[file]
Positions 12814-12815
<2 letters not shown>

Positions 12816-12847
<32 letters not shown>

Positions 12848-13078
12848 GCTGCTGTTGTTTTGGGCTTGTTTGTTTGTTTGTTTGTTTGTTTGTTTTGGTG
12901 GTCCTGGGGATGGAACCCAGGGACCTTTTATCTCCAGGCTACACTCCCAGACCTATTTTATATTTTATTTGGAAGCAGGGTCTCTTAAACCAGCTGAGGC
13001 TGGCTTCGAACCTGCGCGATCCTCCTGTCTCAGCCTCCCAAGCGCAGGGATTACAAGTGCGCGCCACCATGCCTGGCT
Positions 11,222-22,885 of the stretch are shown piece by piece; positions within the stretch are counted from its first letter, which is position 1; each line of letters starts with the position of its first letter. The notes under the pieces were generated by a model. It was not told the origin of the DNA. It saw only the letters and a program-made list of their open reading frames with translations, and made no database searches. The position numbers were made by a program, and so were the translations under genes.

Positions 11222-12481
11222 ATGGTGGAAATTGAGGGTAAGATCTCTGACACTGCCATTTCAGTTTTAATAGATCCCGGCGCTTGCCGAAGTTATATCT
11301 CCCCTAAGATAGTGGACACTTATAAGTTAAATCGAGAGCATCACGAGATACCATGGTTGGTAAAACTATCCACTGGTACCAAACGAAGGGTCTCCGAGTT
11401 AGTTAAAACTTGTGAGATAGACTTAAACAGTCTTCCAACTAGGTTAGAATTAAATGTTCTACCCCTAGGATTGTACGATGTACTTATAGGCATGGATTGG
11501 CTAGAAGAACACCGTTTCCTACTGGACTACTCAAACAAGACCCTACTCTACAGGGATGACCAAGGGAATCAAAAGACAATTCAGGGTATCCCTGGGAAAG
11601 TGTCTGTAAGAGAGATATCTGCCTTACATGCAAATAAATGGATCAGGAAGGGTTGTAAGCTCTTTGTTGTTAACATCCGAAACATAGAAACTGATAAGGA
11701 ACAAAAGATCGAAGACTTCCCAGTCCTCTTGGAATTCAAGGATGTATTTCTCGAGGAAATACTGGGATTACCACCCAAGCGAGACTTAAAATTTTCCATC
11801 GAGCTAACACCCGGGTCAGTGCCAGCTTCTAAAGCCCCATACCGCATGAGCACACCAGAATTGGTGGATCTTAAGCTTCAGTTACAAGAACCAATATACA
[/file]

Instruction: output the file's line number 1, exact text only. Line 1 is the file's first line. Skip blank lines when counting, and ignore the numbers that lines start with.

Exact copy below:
Positions 12814-12815